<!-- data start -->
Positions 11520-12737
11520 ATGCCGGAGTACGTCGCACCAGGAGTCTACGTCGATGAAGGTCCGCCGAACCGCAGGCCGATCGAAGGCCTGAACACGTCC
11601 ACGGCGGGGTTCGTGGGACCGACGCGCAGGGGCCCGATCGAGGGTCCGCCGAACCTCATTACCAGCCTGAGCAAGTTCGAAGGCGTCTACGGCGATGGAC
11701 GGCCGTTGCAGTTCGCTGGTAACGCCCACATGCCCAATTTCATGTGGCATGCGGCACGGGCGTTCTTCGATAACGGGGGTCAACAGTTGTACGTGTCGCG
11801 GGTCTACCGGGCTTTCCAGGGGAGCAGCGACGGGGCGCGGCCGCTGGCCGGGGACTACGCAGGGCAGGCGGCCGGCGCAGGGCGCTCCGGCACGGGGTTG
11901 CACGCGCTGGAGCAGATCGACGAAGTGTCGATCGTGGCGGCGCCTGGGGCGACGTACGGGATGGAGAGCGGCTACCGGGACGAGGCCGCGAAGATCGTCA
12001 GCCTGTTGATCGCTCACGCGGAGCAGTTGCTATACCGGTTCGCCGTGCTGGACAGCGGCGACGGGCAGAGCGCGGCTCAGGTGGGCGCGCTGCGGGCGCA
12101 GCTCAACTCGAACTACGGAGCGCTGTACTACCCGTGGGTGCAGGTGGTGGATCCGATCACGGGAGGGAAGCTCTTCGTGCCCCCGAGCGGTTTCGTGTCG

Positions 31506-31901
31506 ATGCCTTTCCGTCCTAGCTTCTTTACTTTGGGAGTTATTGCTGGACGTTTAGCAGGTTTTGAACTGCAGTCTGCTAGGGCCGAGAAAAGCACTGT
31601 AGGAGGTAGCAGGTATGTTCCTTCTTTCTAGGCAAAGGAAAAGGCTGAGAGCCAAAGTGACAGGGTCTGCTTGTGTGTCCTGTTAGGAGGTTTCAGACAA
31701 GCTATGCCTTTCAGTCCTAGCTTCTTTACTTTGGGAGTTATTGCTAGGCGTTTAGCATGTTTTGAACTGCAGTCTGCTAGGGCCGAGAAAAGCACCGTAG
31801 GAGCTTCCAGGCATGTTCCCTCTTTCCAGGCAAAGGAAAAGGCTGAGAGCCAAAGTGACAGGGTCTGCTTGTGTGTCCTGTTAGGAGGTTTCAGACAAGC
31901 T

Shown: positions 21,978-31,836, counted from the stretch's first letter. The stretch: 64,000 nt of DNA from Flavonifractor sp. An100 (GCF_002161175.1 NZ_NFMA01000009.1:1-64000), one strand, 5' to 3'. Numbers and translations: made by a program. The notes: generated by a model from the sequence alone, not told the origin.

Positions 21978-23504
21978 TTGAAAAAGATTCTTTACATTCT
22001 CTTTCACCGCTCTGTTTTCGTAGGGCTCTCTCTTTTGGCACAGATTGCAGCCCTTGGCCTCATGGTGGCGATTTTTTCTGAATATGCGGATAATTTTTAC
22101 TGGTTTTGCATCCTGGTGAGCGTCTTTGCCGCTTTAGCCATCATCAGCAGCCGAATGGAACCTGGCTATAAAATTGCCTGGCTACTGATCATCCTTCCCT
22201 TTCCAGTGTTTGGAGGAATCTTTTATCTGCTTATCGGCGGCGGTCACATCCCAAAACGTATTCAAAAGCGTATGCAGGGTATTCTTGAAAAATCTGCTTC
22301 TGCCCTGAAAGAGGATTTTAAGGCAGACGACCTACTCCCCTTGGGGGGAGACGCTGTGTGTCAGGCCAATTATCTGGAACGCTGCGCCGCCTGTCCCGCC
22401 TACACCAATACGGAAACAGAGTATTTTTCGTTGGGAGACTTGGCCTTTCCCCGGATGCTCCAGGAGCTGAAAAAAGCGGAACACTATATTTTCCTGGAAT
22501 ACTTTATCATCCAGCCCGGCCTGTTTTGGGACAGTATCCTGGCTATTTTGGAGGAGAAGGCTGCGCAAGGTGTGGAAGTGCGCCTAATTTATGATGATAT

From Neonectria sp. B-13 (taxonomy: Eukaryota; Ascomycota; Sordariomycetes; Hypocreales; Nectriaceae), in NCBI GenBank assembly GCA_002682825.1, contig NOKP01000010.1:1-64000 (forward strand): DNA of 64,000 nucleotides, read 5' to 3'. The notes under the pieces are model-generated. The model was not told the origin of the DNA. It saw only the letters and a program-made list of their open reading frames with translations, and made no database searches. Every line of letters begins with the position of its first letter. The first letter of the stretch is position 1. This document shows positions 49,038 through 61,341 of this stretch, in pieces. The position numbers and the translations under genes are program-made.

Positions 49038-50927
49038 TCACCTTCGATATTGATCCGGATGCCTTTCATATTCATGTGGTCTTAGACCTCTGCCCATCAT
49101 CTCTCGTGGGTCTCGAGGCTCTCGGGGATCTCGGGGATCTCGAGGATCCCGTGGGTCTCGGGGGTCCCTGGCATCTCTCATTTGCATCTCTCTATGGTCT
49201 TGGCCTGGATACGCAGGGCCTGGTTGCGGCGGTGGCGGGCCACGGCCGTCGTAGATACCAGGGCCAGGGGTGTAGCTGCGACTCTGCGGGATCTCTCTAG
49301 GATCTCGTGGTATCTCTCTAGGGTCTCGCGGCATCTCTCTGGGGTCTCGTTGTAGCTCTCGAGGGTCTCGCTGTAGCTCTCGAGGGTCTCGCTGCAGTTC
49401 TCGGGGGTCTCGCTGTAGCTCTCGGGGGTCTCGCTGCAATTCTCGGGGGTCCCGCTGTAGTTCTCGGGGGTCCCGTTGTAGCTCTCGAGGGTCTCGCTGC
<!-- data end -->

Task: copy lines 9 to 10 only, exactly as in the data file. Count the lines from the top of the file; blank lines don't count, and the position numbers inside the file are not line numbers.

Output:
Positions 31506-31901
31506 ATGCCTTTCCGTCCTAGCTTCTTTACTTTGGGAGTTATTGCTGGACGTTTAGCAGGTTTTGAACTGCAGTCTGCTAGGGCCGAGAAAAGCACTGT